As well as the core conditions above, he proposed a comprehensive personality theory. Rogers believed that every human personality had two components, one being self-concept and the other being core self, also known as the organismic self (self-actualization tendency). Rogers’s theory of the concept of self, related to the individuals view or image of themselves, based on life experiences. For example if a child’s first experience is a negative one it is most likely that in adulthood they will have a poor self concept. Self-concept ‘is the part of the human personality that is acquired through experiences, particularly experiences where other people judge us and give us approval on certain conditions’. (Frankland & Sanders, 1995: 81)
The organismic self is there from birth and aims to mature and achieve self-actualization. Self-concept is acquired in early childhood and it is shaped by important people throughout the childhood. ‘Those raised in an environment of unconditional positive regard have the opportunity to fully actualize themselves. Those raised in an environment of conditional positive regard feel worthy only if they match conditions (what Rogers describes as conditions of worth) that have been laid down for them by others’. (www.wikipedia.org)
Conditional positive regard is also known as conditions of worth. As a child we all want positive, loving attention from the important people in our lives. If a child is well behaved the parent is going to show more love to the child and more positive attention, than if the child is wild and unruly. One example of this is that we learn that a condition of the positive love from a parent is not to bite them. If they bite the parent, the parent will tell them off and not be happy with them. The child learns in order to get positive regard, not biting is one of the conditions that needs to be met.
The above example shows that conditions of worth are not always a bad thing but if overused or used inappropriately that is when the problem begins. For example the child only gets positive regard if they get straight A’s in an exam, or if they listen to the ‘right’ music they will fit in with friends. Parents may not realise they give much more love and attention when their child fails and are sad when they are successful. These can all be detrimental to the child and will change the way they perceive the world.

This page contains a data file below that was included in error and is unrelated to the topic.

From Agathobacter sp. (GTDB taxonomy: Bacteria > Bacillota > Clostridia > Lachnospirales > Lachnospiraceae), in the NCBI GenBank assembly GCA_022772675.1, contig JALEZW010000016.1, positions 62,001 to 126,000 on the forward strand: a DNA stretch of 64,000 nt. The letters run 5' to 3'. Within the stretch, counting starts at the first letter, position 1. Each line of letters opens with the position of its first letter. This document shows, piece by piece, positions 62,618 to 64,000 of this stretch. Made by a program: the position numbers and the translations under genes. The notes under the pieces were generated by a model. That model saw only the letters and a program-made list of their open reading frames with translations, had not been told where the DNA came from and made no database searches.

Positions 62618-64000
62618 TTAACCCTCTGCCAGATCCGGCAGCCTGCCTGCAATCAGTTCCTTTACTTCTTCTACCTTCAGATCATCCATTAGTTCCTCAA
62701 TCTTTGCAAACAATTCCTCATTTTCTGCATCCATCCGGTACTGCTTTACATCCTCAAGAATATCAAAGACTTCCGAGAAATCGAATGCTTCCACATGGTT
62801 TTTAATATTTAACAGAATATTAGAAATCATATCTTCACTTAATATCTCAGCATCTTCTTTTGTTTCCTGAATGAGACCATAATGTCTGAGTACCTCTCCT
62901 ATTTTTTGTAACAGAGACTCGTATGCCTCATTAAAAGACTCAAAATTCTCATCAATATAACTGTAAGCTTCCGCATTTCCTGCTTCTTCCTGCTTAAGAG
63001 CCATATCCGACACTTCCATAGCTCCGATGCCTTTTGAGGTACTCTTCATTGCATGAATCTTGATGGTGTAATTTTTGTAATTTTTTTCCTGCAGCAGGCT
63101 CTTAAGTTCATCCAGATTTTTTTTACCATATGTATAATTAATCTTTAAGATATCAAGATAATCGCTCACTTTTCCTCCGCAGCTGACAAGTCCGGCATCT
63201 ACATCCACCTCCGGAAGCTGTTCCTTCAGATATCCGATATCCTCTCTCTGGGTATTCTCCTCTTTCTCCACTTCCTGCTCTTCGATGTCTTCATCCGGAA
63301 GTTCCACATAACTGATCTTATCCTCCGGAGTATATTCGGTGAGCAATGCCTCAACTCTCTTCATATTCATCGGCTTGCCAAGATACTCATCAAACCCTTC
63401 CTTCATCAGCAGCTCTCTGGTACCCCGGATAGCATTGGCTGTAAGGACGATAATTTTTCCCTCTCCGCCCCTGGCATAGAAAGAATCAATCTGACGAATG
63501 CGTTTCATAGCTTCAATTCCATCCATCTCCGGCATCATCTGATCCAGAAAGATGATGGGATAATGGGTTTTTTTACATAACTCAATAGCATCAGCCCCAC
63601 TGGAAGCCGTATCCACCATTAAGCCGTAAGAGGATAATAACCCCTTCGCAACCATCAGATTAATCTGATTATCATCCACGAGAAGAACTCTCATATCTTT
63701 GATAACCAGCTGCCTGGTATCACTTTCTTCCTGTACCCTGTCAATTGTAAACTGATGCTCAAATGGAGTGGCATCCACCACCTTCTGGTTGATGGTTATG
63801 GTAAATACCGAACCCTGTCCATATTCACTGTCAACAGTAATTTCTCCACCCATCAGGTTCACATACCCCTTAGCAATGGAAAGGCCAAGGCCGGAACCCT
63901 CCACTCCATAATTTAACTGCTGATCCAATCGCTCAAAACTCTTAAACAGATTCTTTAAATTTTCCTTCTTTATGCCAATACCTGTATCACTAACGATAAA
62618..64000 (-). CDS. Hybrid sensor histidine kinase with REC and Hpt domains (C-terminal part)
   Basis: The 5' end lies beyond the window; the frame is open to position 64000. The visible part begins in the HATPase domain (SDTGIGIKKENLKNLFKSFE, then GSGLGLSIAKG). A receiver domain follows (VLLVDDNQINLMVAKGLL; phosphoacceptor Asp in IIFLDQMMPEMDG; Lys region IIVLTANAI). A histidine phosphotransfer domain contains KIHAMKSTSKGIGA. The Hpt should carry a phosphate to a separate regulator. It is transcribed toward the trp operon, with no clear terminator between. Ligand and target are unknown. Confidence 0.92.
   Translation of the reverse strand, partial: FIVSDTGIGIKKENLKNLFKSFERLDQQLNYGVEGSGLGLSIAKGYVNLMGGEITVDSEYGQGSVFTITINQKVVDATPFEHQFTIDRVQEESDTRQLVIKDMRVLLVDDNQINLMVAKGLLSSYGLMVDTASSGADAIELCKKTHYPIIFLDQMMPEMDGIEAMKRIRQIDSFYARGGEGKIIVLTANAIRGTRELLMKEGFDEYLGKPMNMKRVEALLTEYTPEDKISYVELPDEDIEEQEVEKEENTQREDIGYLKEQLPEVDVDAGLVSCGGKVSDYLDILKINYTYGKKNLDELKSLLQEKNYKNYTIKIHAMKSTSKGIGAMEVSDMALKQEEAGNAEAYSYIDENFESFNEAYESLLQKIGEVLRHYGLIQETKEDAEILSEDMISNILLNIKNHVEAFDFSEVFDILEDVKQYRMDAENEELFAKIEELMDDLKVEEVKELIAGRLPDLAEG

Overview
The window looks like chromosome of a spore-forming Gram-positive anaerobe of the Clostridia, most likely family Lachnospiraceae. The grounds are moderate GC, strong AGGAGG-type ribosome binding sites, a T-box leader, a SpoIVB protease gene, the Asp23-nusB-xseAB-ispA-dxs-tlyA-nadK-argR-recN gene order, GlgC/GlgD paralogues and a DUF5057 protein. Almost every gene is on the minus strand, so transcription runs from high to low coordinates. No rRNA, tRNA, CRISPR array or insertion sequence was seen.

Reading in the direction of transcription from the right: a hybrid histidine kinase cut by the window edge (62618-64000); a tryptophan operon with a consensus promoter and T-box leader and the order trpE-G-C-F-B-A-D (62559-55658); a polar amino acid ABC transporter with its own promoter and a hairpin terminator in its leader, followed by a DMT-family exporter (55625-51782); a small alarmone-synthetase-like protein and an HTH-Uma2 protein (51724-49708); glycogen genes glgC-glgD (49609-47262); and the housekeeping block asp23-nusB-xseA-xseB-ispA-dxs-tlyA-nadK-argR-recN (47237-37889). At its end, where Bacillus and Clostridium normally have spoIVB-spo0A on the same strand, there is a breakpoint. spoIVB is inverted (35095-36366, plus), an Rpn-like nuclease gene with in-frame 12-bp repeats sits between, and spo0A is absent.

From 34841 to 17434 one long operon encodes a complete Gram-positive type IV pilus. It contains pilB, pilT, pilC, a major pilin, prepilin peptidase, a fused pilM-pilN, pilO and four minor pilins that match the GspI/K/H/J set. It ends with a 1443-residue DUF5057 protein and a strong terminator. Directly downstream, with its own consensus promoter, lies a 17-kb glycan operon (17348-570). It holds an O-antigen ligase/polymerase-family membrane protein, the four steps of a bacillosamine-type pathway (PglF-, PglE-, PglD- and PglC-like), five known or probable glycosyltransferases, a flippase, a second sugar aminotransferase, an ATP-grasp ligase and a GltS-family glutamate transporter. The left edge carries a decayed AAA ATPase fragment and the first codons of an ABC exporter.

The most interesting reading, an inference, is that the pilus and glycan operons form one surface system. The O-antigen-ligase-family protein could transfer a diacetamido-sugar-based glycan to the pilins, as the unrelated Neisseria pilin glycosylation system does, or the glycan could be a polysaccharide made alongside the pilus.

The child will adopt these conditions as their own values thus blocking out the organismic values that comprise who they really are. This will then lead them to live a different life to who they really are. This may mean they live a life that doesn’t satisfy there needs. This is when PCT comes in to help the client, as it tries to expose the client’s true feelings and not the ones that have been learnt and begin to understand what they really want and need. The therapist is there to try and remove these conditions of worth and offer only UPR.
There are many other theories out there as well as the humanistic approach. The first one I will mention is Psychoanalytical therapy, which looks at how the unconscious mind influences our thoughts and feelings and frequently involves looking at early childhood experiences in order to discover how these events shape the person and how they contribute to the present day. This type of therapy is also known as ‘talk therapy’ as it is where the therapist will spend time listening to the client talk about there lives. This approach can be traced back to Sigmund Freud (1856 – 1939) who was the founder of it. There are some elements of this which can be seen in the humanistic approach and Rogers did develop some of his ideas from this.